Also in Bled this coming weekend the annual Firefighter Combat Challenge will take place. More information about the challenge can be found here – http://www.fcc-slovenia.si/en/bled-2014 OR here – http://www.bled.si/en/events/2014/08/23/1337-Firefighter-combat-challenge-Slovenia

Meanwhile, in Radovljica, the Radovljica Festival continues with this week with further performances and workshops. More information about the festival can be found here – http://www.radolca.si/en/what-to-do/events-1/32-festival-radovljica/83/260/

New Zip Line over the Sava river / Panoramic Bled

Other than the almighty storm last Monday evening, which brought with it another wave of damage and destruction, summer sunshine and high temperatures reigned last week and I even managed a whole week without getting drenched! Once again I took full advantage of this and had a weekend packed full of action and adventure.

On Saturday morning I set off from home by bike to Kranjska Gora; riding first to Bled, then through Gorje to reach the cycle path through the Radovna Valley (read more about this in a previous post here – http://wp.me/p3005k-hH). On reaching the village of Mojstrana I joined the D2 cycle path which runs along the route of the ex-railway line all the way to Kranjska Gora then onwards to Rateče before continuing into Italy. On this occasion, my destination was Lake Jasna in Kranjska Gora, which took a little under 3 hours to reach from home.

The cycle path is traffic-free and rises very subtly up towards Kranjska Gora. You do have to keep your wits about you though, particularly when the weather is fine, as being one of the rare traffic-free, and therefore safe and child friendly, cycle paths in this area, it is very popularč not only with cyclists but also roller skaters, ski rollers (think cross-country skiing minus the snow!), dog-walkers and joggers. I nearly came a cropper a couple of times due to errant cyclists admiring the (admittedly) stunning scenery and not looking where they were going and lost tourists straying onto the path with their cars. Oh well, just another couple of scrapes and bruises to add to my already battle-weary legs!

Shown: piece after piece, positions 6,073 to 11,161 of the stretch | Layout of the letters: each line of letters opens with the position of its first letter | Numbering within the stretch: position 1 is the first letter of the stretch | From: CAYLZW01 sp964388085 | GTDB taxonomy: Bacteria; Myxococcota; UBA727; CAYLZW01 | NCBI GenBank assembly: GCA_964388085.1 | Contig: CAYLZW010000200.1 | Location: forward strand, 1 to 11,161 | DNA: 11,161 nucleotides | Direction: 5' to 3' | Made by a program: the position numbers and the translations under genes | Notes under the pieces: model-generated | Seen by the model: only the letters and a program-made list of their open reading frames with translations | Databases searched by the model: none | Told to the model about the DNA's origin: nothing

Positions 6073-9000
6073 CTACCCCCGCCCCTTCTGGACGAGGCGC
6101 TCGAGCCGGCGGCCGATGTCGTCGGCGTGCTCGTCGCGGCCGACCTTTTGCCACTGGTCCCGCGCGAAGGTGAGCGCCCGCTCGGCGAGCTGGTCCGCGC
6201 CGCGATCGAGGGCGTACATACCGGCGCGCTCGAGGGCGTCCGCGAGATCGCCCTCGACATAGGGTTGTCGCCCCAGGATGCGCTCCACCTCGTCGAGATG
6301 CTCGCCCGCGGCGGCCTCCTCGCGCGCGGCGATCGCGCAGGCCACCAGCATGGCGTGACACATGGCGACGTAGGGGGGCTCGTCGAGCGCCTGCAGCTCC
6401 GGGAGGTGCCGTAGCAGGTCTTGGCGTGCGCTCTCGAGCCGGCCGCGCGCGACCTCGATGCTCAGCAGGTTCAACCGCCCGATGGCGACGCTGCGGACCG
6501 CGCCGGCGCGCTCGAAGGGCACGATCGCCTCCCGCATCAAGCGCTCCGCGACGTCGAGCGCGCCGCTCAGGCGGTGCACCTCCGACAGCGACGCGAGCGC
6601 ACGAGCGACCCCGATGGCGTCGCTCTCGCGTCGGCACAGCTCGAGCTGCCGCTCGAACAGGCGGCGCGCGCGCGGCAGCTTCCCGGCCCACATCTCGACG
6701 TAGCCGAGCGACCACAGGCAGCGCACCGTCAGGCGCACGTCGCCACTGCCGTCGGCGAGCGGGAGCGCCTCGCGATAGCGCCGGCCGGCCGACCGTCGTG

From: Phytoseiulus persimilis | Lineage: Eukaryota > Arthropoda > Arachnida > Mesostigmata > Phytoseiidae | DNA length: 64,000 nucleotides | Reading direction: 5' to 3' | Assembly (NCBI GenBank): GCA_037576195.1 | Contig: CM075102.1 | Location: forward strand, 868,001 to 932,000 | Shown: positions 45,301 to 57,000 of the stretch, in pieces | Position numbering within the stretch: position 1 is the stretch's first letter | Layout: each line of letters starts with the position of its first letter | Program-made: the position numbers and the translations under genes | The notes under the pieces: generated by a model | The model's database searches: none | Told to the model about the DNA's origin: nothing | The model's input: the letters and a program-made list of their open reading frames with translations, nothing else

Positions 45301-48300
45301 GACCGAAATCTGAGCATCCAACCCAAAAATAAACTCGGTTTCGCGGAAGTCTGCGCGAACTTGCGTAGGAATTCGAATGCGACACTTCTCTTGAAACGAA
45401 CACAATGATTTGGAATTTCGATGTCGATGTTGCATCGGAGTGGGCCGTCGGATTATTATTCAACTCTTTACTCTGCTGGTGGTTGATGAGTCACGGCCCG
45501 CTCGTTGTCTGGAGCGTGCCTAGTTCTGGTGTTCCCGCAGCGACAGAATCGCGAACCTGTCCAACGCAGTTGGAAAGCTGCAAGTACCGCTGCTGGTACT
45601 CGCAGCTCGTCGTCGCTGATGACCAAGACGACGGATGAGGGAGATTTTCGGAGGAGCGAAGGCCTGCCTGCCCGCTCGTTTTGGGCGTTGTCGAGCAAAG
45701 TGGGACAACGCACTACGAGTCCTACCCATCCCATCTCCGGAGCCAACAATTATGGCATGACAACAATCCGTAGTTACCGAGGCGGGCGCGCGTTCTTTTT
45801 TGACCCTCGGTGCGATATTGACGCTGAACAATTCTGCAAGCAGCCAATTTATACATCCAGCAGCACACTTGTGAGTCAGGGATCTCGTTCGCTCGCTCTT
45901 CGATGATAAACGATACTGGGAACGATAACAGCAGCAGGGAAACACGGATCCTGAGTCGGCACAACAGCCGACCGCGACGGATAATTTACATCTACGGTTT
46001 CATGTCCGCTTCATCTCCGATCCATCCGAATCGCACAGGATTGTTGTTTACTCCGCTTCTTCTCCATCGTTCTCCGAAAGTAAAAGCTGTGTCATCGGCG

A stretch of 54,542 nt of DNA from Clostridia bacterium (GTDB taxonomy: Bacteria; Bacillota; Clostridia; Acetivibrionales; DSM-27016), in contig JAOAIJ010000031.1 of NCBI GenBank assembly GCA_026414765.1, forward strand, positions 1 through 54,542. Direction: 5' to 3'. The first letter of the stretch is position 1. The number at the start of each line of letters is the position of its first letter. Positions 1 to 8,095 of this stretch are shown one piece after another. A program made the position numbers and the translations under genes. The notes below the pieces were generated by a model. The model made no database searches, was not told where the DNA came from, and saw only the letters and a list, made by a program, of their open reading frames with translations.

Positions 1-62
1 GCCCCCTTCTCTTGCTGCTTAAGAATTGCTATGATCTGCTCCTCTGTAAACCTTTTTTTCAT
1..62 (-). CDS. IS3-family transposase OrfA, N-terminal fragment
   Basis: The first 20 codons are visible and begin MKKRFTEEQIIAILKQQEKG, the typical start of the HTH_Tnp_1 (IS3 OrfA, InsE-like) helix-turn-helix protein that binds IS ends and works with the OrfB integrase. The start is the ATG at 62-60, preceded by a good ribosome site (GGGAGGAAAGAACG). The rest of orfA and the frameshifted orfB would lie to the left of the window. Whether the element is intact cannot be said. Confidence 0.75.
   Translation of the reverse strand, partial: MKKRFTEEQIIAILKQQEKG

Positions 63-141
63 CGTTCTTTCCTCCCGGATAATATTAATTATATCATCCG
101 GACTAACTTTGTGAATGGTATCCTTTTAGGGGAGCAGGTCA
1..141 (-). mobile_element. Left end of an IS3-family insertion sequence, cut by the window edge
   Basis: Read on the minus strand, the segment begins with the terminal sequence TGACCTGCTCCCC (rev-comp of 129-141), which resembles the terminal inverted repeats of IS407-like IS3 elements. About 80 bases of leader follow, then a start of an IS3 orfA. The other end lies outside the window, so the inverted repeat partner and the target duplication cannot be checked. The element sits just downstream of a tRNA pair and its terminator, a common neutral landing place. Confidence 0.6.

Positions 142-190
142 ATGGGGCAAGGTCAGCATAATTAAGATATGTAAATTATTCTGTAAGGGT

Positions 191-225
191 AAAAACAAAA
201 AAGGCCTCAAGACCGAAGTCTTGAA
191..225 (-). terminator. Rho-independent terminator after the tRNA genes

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Just 2 kilometres from Kranjska Gora, Lake Jasna is a small crystal-clear alpine lake which sits at the foot of the Vršič pass, Slovenia’s highest mountain pass (1611m).  The statue of Zlatorog (Golden Horn), as seen below, stands proudly at the lake shore.

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After cycling home, this time via Mojstrana and Jesenice, rather than back through the Radovna Valley, I had a quick rest and then headed down to the Sava river at Radovljica to the opening of the new zip line over the Sava river at the Tinaraft Centre. Below you can see me getting prepared, and others rafting on the Sava river, which I was about to zip across from 20 metres high – yikes!

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After a short safety briefing, I was off; across the bridge, up to the start and then the fun part! As well as the zipline, as the name implies, Tinaraft offer rafting and other adrenalin-fuelled activities such as canyoning, paintball and zorbing. More information can be found here – http://www.tinaraft.si/

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Despite being a little tired, when I awoke to another beautiful morning on Sunday, I couldn’t resist the pull of the mountains and set off to hike up to Begunščica. At 2060m, Begunščica is among the highest of the mountains in the Karavanke range. There are a number of ways of reaching the highest point of the ridge, named ‘veliki vrh'; from the Draga valley via the Roblek dom mountain hut, from Ljubelj via Zelenica or, as I did, from the Draga Valley to Preval and then via the (very) steep path which leads seemingly almost vertically upwards for about one hour through the forest before emerging into a rocky area, where a few metres of climbing is required then on to traverse the ridge (note: the approach from this direction is not advisable if you are scared of heights as there is a sheer drop on either side) before reaching the top where an orientation post points out all the surrounding mountains and there are far-reaching views across both Slovenia and Austria. Unfortunately, the clouds beat me to the top on this occasion, so I didn’t take any photographs at the top itself, but there’s already more than enough for this week, and anyway I’ll be back up there sooner or later no doubt! I made the return by the easier, less steep route via Roblek dom and then back down to the valley.